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Grizzly comments must be made public

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WASHINGTON, D.C.--Full comments on reintroducing the grizzly bear into portions of Idaho and Montana must be made public, a federal…

WASHINGTON, D.C.–Full comments on reintroducing the grizzly bear into portions of Idaho and Montana must be made public, a federal District Court in Washington, D.C., ruled in late June. It rejected the claims of the U.S. Fish and Wildlife Service that disclosure of the names and addresses of commenters would violate their privacy.

The court told the agency that the “considerable public interest” in the rulemaking process and in government accountability warrants full disclosure. It rejected the agency’s claims that certain individuals had been harassed for making their views on grizzlies known. The court said that did not justify a “wholesale bar to disclosure.”

In response to a federal Freedom of Information Act request, the Fish and Wildlife Service in April 1998 told the Alliance for the Wild Rockies, a non-profit organization dedicated to preserving natural diversity in the Rockies, that it could read public comments on a proposed rulemaking that would allow the agency to put grizzlies back into the Bitterroot ecosystem area of the two states in an effort to preserve the threatened species.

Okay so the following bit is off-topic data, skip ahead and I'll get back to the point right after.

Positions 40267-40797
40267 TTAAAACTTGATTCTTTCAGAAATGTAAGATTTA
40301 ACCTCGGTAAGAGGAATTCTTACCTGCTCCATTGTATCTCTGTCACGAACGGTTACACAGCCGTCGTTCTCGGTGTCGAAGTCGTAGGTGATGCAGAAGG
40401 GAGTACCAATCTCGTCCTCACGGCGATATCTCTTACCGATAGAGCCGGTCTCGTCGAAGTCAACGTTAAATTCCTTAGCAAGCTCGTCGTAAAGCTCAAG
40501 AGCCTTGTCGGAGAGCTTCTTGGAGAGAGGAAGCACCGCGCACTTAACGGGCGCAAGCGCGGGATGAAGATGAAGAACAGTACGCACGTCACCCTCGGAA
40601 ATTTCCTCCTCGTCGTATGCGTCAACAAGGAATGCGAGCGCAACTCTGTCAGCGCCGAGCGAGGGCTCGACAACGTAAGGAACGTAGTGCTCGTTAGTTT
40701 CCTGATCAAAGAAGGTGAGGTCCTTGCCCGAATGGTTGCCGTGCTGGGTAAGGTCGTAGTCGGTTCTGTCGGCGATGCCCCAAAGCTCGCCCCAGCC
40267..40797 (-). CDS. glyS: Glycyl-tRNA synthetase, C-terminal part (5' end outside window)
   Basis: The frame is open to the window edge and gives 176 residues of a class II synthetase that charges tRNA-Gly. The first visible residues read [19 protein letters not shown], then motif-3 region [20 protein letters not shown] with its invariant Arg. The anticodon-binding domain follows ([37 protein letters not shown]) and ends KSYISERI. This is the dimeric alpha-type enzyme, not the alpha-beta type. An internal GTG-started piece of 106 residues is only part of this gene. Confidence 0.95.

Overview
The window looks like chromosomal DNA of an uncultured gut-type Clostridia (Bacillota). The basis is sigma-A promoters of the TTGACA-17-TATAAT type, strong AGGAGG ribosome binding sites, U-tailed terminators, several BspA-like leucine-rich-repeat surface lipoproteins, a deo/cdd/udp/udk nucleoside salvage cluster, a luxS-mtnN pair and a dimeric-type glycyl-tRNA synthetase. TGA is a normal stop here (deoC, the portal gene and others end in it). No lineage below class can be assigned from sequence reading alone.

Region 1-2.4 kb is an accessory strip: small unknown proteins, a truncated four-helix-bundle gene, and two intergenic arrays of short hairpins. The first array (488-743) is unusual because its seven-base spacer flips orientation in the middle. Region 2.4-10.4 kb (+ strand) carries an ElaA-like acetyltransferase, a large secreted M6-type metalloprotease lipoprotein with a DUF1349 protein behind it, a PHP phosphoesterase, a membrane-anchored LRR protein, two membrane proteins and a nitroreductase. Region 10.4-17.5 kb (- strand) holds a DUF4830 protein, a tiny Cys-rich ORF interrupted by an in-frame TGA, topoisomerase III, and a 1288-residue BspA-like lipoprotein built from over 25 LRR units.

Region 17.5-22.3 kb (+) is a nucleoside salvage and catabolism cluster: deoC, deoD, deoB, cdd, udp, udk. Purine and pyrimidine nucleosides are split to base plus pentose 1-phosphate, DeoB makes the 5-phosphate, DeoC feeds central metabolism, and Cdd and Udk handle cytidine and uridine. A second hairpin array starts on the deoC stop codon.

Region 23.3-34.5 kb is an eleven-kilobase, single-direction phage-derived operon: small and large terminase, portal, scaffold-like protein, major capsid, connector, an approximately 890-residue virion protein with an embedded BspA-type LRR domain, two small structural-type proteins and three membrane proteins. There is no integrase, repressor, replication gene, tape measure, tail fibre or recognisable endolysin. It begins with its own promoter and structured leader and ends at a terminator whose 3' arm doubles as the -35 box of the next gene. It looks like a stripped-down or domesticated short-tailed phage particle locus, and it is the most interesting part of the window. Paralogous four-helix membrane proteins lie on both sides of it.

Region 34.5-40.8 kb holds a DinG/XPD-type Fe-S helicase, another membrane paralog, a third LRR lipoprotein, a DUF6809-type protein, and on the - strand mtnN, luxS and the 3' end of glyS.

But the agency withheld names and addresses of private citizens who commented, saying that release of that information could allow them to be harassed because of their views. On appeal, the Department of the Interior FOI officer noted that it usually releases names and addresses of commenters but that their privacy interests could be triggered in “special circumstances” when controversial or sensitive issues were involved.

Calling the Fish and Wildlife Service’s objections to disclosure “remarkable,” the District Court noted that commenters had every reason to expect that their comments would be public. The court noted that 24,000 comments were voluntarily submitted and that only one commenter requested anonymity.

(Alliance for the Wild Rockies v. Department of the Interior; Attorney: Eric Glitzenstein, Washington, D.C.)